Amalgamated Widgets (album foldout)

John Brennan

Liner Notes

I remember an old photo of my grandfather. It was undated, but probably taken a few years after he returned from his service in Europe during World War II. He was walking towards the camera on the street where he and my grandmother lived. He was carrying a dull metal lunch box and a tired smile. From his short sleeved work shirt to the full bloom of the oak trees which lined their block it must have been high summer. If it were winter snow would have covered the ground.

My grandfather worked as a shift supervisor at a factory that manufactured household appliances, stuff designed to make the home life better. Early air conditioners, boxy refrigerators, washing machines, stuff like that. I suppose after the war the idea of personal comfort and ease held enormous appeal. He got the job because an army friend of his recommended him to his father who co-owned the company. Since my grandfather was a Staff Sergeant and a man whose mere presence commanded respect he was hired on as a shift supervisor although he had no previous manufacturing experience. Discipline, hard work and practical intelligence can keep open those doors you somehow manage to squeeze through by fortune’s kind hand. That job enabled him to buy a modest house, send his three children to college (my mom among them), take a week-long vacation every August, and eventually retire in modest comfort. Both he and my grandmother died when I was a baby. I rely on stories and myths to imagine what his life – and those of his generation – were like. They certainly seem like golden times, but memories are tricky that way.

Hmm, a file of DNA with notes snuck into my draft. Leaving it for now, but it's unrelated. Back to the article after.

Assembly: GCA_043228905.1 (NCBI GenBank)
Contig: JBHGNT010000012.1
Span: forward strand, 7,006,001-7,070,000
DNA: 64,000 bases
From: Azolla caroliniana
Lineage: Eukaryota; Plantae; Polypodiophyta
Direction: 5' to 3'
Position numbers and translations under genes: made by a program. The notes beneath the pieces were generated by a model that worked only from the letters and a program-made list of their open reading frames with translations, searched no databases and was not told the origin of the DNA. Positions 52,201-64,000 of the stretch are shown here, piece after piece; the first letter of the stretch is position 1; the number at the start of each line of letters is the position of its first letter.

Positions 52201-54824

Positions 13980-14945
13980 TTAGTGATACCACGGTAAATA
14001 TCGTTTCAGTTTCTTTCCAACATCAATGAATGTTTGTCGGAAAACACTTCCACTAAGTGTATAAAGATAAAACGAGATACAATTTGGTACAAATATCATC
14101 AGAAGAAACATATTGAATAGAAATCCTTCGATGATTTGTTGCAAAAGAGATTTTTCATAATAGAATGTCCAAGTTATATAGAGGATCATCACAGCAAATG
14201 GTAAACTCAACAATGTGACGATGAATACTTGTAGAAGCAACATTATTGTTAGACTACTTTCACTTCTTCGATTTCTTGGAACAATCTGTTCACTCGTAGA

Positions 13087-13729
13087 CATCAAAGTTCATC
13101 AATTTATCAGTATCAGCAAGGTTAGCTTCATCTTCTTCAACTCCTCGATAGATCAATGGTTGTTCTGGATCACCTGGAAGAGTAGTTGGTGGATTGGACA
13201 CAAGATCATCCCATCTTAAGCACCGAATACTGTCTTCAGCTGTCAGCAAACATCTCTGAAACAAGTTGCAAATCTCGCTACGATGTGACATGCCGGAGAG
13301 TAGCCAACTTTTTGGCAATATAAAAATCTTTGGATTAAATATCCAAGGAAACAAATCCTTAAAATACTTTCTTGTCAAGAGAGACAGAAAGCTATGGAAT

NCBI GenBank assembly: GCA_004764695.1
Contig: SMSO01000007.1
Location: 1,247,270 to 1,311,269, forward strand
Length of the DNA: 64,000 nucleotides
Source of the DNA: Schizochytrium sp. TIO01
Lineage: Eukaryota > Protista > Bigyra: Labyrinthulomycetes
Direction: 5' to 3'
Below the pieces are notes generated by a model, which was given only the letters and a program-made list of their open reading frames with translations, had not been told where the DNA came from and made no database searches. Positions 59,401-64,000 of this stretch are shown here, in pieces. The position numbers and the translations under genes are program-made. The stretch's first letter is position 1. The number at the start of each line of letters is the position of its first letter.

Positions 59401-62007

The factory where he worked is long gone, a familiar story. So are many other American factories and businesses, either torn down or abandoned, pockmarks on the blighted landscape. Blame is easy to come by, solutions are not. I look into the eyes of those currently being left behind, those whose lives are ripped apart by the swirling forces of greed and wonder, wonder how my grandfather might have handled the reality of today’s American life. No doubt he would have managed somehow. At his core he was a survivor. But if he were a young man now and I could snap a photo of him walking home after a day in the jungles of 2013 his smile would be gone, replaced by rage and fury about what has happened to the homeland which gave him so much promise.

Pete Cale, Sourland Mountain, January 2013

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